Archive for the ‘Work Situations’ Category

Is Sunday Opening to Blame?

Having now lived in the outback of Spain for seven years has confirmed something that I always suspected.

Sunday opening has had a devastating effect on family life in the UK!

Here in Spain, the law still says that the big shops and supermarkets are not truly allowed to open on a Sunday, unless maybe it is close to Christmas, when large concerns like Carrefour will advertise which Sundays in December they will be open.  The idea behind this is that the smaller shops have a chance to keep themselves in business, by being the only places open on the weekend.

In England, the big shops and supermarkets are often open every day of the week, meaning that if sons and daughters aren’t manning the checkouts, than maybe mam or dad is.  Getting together on a weekend becomes extremely difficult, as ‘everyone’ can’t be there.

In Spain, children bring their own families to their parents’ homes on the Sunday and that day is still valued as the day of rest.  How I wish it was like that in England.  Knowing that it wasn’t made it easier for Hubby and I to emigrate, as we weren’t getting those sought-after visits, as our kids were either at work, or taking on a second job or activity to provide some luxuries.



What do Manners Make?

I thought that everything about my world had sadly gone but, last week, I had need to do some research about manners and etiquette in Britain and that, in itself, cast me back into my childhood, when such codes of conduct were an integral part of life and society.

I sat and wondered if children’s plastic tea sets still existed and whether children continued to learn their ‘please’ and ‘thank-you’ skills from their pretend tea parties with mother, brothers, sisters and maybe the odd doll or teddy bear. Those plastic cups and saucers also helped children to practise their table manners, like not stretching across someone else’s food to reach for the salt, remembering to first offer a drink to those next to them before pouring one for themselves and, let’s not forget, tidying up after finishing that special meal.

My research didn’t leave me disappointed, as I found not only the tea set but one that spoke and played music as well! Okay, maybe a little bit of advanced technology has made that children’s game a little better and, because of those whizzes and bangs, more popular to its little users, so maybe the world of today is as good as my world of yesterday.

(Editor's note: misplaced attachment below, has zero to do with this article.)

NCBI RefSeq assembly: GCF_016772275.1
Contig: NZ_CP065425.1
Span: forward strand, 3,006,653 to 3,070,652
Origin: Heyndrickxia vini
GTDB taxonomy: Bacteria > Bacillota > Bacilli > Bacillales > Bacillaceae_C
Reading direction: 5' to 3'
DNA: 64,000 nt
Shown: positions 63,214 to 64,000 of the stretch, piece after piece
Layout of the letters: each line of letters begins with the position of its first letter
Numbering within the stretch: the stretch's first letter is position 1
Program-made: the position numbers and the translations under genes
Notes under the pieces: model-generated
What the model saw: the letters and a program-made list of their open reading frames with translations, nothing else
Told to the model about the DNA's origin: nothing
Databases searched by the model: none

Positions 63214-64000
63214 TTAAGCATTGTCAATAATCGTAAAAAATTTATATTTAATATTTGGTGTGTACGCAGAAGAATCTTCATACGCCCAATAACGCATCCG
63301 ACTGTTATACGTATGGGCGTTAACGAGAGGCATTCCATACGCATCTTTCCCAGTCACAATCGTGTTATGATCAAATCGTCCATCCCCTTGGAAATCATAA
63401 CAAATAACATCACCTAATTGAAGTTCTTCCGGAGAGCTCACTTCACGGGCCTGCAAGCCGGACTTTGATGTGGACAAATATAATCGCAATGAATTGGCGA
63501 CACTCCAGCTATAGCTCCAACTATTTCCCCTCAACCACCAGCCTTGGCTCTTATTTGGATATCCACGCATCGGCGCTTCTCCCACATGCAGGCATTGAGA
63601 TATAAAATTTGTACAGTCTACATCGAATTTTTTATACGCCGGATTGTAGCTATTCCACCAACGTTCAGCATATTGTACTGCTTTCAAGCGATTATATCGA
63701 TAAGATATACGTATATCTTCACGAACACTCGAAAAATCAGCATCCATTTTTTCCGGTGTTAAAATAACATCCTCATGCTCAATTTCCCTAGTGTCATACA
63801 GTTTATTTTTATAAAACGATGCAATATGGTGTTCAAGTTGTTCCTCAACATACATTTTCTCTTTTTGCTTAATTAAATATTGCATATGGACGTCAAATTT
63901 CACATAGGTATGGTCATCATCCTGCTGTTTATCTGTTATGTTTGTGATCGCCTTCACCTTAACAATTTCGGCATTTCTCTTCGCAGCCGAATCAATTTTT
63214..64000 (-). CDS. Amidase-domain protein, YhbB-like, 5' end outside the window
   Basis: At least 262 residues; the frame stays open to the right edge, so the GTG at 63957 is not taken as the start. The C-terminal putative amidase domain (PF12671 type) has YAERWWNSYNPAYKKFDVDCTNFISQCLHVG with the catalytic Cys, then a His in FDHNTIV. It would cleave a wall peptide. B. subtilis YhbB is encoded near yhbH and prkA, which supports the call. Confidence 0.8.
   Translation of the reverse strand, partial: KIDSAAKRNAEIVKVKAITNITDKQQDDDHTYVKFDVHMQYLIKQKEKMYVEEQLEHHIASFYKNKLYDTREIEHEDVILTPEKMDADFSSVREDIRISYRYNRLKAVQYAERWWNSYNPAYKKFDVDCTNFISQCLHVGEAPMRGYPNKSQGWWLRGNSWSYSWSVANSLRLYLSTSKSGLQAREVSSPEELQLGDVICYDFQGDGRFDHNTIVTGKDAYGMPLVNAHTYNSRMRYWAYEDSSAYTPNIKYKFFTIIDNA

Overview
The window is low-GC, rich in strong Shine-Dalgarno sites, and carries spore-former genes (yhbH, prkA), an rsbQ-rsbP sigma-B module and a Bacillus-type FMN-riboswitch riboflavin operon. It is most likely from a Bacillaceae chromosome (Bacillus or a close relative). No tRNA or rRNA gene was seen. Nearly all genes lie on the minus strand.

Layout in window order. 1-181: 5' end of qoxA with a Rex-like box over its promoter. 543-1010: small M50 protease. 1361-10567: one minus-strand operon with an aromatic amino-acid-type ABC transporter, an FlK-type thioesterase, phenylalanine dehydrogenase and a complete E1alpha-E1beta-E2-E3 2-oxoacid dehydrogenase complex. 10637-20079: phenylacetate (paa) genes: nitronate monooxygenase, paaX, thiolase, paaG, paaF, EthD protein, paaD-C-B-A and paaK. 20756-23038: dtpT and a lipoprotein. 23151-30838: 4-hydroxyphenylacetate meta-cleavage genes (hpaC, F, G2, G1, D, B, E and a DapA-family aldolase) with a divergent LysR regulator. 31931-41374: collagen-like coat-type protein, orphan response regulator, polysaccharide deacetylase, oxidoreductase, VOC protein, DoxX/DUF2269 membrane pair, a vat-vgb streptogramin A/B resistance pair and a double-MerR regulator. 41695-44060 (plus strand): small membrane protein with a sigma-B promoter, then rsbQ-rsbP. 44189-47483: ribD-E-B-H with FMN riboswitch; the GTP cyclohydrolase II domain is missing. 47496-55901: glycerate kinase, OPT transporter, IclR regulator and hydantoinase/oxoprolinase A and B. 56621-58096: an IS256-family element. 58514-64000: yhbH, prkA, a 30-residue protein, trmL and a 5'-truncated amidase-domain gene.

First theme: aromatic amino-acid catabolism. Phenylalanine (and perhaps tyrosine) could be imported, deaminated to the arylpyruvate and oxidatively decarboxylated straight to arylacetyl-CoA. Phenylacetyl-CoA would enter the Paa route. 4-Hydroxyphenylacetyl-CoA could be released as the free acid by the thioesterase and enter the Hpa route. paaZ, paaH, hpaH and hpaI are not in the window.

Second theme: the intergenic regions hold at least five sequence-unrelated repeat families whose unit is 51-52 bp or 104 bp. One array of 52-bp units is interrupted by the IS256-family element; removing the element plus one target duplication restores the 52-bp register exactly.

The code of conduct that came from practising and using manners in many everyday situations meant that everyone knew how they stood with others. The old stock community still wait until people have left a busy building or lift, before they themselves enter and those gentlemen still hold a door open for a woman to pass through before they do. However, this last point seems to be one of great wonder.
ce station, I noticed a gentleman hold open the door for the woman passing through. His polo sweater showed that he worked for a car hire company and he had probably gone there to fill up the petrol tank before making a delivery. For his manners, he received no thanks. A little later, a fireman went to enter the petrol station shop and, on holding open the door for a woman, he received a thanks and a smile. There was no fire or emergency situation.

That left me wondering. Was the first woman ill-mannered, or did the fireman deserve thanks more than the first gentleman did? The answer seemed to be that manners no longer play such an integral role in society. That old adage of ‘manners maketh a man’ seems to have flown out of the window yet, like in the Britain of only two centuries ago, a person could be measured on his or her manners and could lose his or her standing in society as a result.

Still, us old stock must have faith in the system and, indeed, during my research, I also found that manners and etiquette are today taught by professional societies and some professional hotels also offer the table manner side of things. So, if children haven’t got to grips with how to treat their peers, elders, or anyone else in society, before they themselves embark on adulthood and a search for meaningful work, maybe all is not lost. Enrolling on a training course in this powerful code of conduct might just be the right move, as such knowledge and behaviour really does make one stand out from the crowd.

Must be a Civil Servant ……… (in Spain, that is …..).









And believe me …….

I like living here!




I was a civil servant in England and was trained to know that my job was to serve the public.  Here, all civil servants have the same answer to any query you may have……. and that is ……


Well, let’s see if you can do it, too:-

1.  Stand or sit, with your arms straight down by your sides.

2.  Lift your lower arms to horizontal, as if you were carrying a tray.

3.  Now lift your shoulders.


You’ve got it!


In Spain, a civil servant (and that means national government and local government here (e.g. jobcentres, teachers, council offices etc.) has a job ‘for life’ and, once in post, they don’t really seem to care about the general public.  Hence, the development of a ‘non-civil service’  job of gestor.  This wonderful person is a paper -pusher.  Anything you want (like advice you should get from a civil servant!), he or she will do for you.  I’ve paid a couple of times for mine to tell me what the civil servant wouldn’t!


And I was happy with the result, both times!




True ….. in Most Cases.

True or False?



In every establishment, there is always one person

 who knows what’s going on.




That person should be found …..




and shot!

In the Face of Adversity …….

Never Give Up!



Run That By Me Again …..?












A perfect way of getting out of your mistake!